Student organizations in Finland – the system of guilds

As part of positive psychology on campuses Frank Shushok Jr. and Eileen Hulme bring up positive organizations for students to belong to. According to their paper “What’s right with you: Helping students find and use their personal strengths” in About Campus, they describe these organizations as communities where students can use their strengths and feel empowered.

In higher education in USA this can be clubs connected to hobbies, sororities and fraternities, service groups for the community, or special interest clubs like the Dairy Club. Some of these communities require application or being chosen to be part of it. What if you are not accepted as part of the group? What if the application and initiation processes are too daunting for some people to even try?

In Finland this is solved by having “guilds” based on your major. And you are automatically accepted to the guild as you get your acceptance letter to the university to study the major. These are student run communities designed to serve the students. For example during my undergraduate days the biochemistry “guild” arranged parties for undergraduates, master’s students, PhD students and post graduates together. We got to know basically everyone in the department and could get peer support for every single class we had from the older students. Sports events were very casual. You did not even need to know the rules to come and play football, floorball, volleyball, or anything else.

This kind of environment offered a safe space for discussions on the topic of our major –biochemistry- as well as general thoughts about higher education and even politics surrounding it. The community would lend a helping hand also outside of academic life readily. It is not uncommon to have the guild help with moving for example.

What would be a better way to build an active community than the all-inclusive relaxed guild? One drawback of this system however is the exclusion of other majors. Some parties were arranged with other guilds and friends from other guilds are always welcome to join in on the activities, but it was rare for people with no personal ties to the guild to join in with sports or other activities.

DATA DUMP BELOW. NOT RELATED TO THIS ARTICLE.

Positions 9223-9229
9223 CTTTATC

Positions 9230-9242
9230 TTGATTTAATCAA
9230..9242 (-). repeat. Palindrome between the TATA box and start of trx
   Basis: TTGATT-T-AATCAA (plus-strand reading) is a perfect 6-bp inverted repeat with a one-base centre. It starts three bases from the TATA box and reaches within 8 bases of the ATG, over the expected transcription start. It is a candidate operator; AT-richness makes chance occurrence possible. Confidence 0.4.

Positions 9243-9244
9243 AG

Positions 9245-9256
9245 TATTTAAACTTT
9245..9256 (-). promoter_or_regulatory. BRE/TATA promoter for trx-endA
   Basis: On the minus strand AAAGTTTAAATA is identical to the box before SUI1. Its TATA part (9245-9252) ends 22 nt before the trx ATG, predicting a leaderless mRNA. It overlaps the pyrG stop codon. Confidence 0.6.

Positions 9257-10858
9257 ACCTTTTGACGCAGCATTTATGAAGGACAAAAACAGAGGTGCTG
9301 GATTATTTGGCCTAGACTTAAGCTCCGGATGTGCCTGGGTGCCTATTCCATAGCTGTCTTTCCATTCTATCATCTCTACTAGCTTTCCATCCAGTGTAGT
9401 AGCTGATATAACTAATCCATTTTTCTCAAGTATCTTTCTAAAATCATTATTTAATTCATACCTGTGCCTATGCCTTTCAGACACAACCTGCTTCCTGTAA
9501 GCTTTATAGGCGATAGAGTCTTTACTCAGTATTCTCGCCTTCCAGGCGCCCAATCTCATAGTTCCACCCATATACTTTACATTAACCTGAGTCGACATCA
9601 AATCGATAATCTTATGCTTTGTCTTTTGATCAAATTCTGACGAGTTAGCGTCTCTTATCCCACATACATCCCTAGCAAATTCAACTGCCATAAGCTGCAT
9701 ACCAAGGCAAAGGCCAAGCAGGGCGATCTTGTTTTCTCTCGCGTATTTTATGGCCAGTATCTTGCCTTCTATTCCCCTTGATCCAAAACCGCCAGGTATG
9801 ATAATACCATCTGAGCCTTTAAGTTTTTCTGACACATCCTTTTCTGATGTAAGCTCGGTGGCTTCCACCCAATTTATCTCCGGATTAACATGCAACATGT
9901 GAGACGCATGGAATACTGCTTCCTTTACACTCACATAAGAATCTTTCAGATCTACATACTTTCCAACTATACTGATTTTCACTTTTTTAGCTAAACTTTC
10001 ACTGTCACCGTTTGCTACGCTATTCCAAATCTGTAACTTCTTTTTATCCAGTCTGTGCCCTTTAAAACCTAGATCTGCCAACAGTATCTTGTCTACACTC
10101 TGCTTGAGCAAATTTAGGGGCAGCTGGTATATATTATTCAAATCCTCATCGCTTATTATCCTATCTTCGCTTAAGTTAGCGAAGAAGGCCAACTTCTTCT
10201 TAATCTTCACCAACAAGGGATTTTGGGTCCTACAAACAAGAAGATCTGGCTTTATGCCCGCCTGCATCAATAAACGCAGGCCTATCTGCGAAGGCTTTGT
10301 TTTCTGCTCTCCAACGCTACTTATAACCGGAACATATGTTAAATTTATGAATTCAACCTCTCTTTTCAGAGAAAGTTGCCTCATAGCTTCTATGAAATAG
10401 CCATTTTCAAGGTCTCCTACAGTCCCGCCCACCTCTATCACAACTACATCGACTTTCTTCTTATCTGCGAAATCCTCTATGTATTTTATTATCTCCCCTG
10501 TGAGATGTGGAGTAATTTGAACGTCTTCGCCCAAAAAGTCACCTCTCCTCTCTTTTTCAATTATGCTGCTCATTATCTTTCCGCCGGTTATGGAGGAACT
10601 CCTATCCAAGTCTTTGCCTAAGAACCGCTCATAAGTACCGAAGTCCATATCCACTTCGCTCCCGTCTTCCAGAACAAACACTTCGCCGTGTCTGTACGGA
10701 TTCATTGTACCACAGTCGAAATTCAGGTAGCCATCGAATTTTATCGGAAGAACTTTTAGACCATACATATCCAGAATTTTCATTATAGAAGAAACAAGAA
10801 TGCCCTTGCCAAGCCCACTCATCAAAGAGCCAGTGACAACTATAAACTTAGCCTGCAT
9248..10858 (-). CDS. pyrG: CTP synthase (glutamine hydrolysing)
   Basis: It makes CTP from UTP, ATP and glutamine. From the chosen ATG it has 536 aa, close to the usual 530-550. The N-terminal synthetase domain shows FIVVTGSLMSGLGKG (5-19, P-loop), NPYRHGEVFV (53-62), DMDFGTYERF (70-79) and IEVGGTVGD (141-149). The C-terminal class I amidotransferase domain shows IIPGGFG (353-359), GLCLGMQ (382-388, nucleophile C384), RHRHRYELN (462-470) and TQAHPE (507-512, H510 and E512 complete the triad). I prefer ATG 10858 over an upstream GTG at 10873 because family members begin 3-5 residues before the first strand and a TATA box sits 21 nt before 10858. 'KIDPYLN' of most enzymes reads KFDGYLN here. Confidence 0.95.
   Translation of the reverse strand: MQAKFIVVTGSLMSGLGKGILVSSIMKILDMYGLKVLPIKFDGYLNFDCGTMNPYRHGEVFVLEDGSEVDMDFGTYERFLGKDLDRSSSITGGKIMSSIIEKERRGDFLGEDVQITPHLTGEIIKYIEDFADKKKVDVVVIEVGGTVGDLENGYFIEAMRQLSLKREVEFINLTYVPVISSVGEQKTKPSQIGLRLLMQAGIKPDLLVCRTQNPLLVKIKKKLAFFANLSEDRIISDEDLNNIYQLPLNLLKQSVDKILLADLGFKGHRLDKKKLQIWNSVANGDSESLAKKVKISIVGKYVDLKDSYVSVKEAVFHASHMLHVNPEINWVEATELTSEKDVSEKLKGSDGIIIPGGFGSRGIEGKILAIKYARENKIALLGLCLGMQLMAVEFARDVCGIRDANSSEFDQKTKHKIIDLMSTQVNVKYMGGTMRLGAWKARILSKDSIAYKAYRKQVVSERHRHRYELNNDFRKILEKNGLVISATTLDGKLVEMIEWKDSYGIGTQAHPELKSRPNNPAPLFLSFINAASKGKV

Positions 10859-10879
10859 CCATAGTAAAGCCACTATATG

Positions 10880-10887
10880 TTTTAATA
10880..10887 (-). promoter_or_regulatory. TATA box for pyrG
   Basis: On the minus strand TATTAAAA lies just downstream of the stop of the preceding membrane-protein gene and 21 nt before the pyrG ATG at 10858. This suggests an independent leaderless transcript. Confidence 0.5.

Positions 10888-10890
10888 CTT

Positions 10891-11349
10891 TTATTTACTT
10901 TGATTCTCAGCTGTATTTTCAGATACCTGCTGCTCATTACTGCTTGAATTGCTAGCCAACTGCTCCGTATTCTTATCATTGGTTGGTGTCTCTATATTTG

I would be interested to know, if these kinds of systems work or could work in the US. Or is the exclusive nature of clubs an advantage in the higher education generally, and in building up your CV?


3 thoughts on “Student organizations in Finland – the system of guilds

  1. Min Tang

    In China, each department will have different guilds. But not everybody could be selected to be part of each guild. Many students compete for those positions so that they could put it in their resume. I don’t know about other countries. But in Chinese Universities, being part of certain guild would definitely give you more credit as a whole.

  2. gareth00

    I am unfamiliar with the idea of guilds (at least in this context). What a great way to reach out to people in your discipline and make those much needed connections. Now if there was a solution that tackles the problem of cross-discipline interaction this would really be a fantastic forum for interaction/collaboration!

    1. mari Post author

      Thank you for the comment! We actually had some very informal collaborations for parties with other guilds in an effort to break the segregation. This worked exactly as long as the party lasted. The interactions would have to be more frequent than once a month and include more than just social aspects for it to be relevant beyond the time of interaction. Having classes aimed for multiple disciplines could help as well as interdisciplinary group projects.

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